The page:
emerging market development
The standard road to economic development for emerging economies in the post-WWII era has been to emulate Japan …that is to say, to provide cheap labor and a supportive working environment to foreign firms in return for technology transfer. To ensure the emerging country keeps its labor cost advantage, it typically pegs its currency to that of its largest target market (read: the US) or to a basket of currencies representing the bulk of potential customers.
As I’ve commented in more detail in other posts, the crucial testing point for this strategy comes when the emerging nation runs out of cheap productive resources. Usually, the factor is labor–although it could equally be water or something else. At this point, labor-intensive firms can no longer expand operations by turning farmhands into assembly workers. They can only grow by poaching workers from each other, causing wages to rise and an inflationary spiral to begin.
letting the local currency rise
The orthodox solution to the problem is to dissolve the peg and allow the local currency to rise. Doing so lessens or eliminates the labor cost advantage that has helped the emerging nation develop. In theory, it also forces industry to evolve toward higher value-added production, and requires the labor force to learn new skills. In practice, allowing the currency to rise is strongly opposed by industrialists who have become wealthy and politically powerful under the existing regime.
The rising currency solution has other characteristics, as well:
–overall growth slows, at least for a time,
–development reorients itself away from export-oriented manufacturing and toward the domestic economy,
–the real earning power of workers rises, but nominal wages do not necessarily change, and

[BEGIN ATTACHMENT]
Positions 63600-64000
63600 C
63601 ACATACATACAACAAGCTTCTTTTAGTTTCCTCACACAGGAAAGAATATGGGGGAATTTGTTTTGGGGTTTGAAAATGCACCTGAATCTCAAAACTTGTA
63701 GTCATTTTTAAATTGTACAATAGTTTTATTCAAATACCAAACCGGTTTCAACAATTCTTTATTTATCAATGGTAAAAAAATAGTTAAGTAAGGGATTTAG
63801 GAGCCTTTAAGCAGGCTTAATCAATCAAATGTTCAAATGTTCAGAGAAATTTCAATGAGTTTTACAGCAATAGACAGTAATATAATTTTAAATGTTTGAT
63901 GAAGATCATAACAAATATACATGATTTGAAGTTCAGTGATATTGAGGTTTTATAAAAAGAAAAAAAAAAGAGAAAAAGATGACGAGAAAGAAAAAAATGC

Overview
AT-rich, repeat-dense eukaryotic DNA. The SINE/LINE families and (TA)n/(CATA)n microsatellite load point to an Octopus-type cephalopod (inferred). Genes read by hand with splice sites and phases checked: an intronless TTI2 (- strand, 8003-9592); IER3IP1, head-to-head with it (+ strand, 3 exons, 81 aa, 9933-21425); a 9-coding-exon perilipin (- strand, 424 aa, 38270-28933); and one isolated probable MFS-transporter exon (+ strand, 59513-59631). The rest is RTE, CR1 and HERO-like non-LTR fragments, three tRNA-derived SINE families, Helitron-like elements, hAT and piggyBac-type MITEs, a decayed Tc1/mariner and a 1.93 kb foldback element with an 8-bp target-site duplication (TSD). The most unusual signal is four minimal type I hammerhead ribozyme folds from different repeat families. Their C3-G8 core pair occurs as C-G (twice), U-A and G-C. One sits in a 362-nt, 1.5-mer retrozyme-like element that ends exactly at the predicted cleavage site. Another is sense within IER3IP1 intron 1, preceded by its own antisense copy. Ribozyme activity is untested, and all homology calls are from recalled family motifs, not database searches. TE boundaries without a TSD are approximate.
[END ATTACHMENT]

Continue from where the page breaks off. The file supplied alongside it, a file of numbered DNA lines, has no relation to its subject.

–the real value of asset holdings increases for all.
This last characteristic is especially important. In a rising currency environment, the wealthy make out like bandits. Ordinary people get a boost to their earning power, but since they may not hold property or have a large amount of accumulated savings, they probably lose economic ground to the wealthy.
a different route
Of course, currency appreciation is not the only way to raise real wages. Why not take the direct route and raise nominal wages? Two considerations: 1) the mechanics of getting this done could be difficult, and 2) whoever mandates higher wages is clearly responsible for the consequences–there’s no possibility of blaming evil currency speculators for any negative effects.
I can think of only one instance where an emerging nation tried this route. Decades ago, when Singapore was primarily a textile manufacturer, the government there raised the cost of labor–through an increase in mandatory employer contributions to the government-run pension plan. Singapore wanted to encourage higher value-added manufacturing. What it got instead was textile firms fleeing and a recession–which lasted until the government rescinded the pension payment increases.
Hong Kong might be seen as another case in point, although the currency peg there was instituted as a political measure–to lessen flight capital in advance of the handover of the former British colony back to Beijing–not an economic one.
The Hong Kong experience, created more by necessity than economic planning, had several important characteristics:
–economic/mobility increased significantly; power shifted quickly from the existing, mostly British, elites to new, mostly ethnic Chinese, players ,
–Hong Kong was forced to become a cauldron of entrepreneurial development, just to deal with the pressure of rising wages,
–nearby Guangdong province benefited greatly from the shift of more labor-intensive manufacturing there.
The large across-the-board wage increases for ordinary workers recently mandated by Beijing seem to me to be the clearest signal that China has decided to try to duplicate the beneficial effects of the Hong Kong currency peg. The eastern seaboard will play the role of Hong Kong, western China that of Guangdong, and the “princelings,” the sons and daughters of former Communist Party leaders, that of the British.
The development of the offshore renminbi market may be a new twist in the plot, but I think that otherwise the story remains the same. If this is correct, calls for Beijing to allow the renminbi to rise against the US dollar will continue to fall on deaf ears. From a stock market point of view, the interesting consequence might well be surprisingly strong spending by middle- or lower-end consumers. The big question is whether to play this through already prosperous retailers or to look for the emergence of new concepts tailored specifically to this audience. The latter route promises much bigger payoffs; the big problem is identifying the correct stock/stocks to buy.